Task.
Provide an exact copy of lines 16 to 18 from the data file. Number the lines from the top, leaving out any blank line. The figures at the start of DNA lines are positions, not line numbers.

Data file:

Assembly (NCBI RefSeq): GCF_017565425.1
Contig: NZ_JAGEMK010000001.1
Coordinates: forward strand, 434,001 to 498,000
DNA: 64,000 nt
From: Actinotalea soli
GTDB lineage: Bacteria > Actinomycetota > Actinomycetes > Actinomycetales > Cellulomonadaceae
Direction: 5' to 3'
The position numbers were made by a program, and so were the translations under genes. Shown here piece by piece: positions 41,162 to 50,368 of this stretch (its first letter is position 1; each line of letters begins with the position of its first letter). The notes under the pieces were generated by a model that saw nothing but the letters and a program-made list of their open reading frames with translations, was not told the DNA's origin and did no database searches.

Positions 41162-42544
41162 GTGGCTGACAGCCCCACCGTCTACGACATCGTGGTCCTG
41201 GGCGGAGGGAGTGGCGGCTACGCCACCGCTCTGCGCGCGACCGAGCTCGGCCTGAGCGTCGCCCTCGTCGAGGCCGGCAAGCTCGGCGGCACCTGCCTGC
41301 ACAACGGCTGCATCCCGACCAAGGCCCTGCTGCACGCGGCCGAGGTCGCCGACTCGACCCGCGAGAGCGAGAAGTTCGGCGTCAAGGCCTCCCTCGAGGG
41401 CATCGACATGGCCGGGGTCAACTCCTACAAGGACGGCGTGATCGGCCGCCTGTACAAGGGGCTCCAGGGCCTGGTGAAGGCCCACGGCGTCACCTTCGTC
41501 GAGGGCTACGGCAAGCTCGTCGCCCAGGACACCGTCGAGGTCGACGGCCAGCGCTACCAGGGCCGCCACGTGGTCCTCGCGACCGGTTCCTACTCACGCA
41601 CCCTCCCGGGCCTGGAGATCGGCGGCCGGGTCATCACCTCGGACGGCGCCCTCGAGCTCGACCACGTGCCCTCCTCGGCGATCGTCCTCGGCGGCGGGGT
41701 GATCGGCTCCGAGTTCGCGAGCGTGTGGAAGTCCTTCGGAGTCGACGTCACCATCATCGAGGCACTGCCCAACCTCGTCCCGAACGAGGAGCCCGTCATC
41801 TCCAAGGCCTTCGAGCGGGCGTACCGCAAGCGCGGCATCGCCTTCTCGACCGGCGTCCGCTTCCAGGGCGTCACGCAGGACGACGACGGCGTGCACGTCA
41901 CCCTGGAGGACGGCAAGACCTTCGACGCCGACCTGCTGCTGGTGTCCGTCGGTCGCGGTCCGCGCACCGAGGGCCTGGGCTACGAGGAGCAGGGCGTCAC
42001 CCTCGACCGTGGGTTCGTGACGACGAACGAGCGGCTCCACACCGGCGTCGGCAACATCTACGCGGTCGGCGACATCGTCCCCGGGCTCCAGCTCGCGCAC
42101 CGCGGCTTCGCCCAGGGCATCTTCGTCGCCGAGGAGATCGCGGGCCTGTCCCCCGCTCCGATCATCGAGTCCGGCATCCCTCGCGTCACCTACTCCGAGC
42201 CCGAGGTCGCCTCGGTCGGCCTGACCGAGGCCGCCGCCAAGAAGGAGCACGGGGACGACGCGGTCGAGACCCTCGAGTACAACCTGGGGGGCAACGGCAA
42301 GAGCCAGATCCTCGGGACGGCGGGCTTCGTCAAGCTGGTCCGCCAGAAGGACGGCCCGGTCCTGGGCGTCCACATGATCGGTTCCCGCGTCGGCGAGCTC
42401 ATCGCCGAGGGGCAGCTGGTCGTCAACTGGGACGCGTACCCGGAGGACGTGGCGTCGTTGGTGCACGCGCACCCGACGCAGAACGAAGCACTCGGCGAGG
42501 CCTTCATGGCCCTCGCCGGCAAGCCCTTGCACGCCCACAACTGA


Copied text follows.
41701 GATCGGCTCCGAGTTCGCGAGCGTGTGGAAGTCCTTCGGAGTCGACGTCACCATCATCGAGGCACTGCCCAACCTCGTCCCGAACGAGGAGCCCGTCATC
41801 TCCAAGGCCTTCGAGCGGGCGTACCGCAAGCGCGGCATCGCCTTCTCGACCGGCGTCCGCTTCCAGGGCGTCACGCAGGACGACGACGGCGTGCACGTCA
41901 CCCTGGAGGACGGCAAGACCTTCGACGCCGACCTGCTGCTGGTGTCCGTCGGTCGCGGTCCGCGCACCGAGGGCCTGGGCTACGAGGAGCAGGGCGTCAC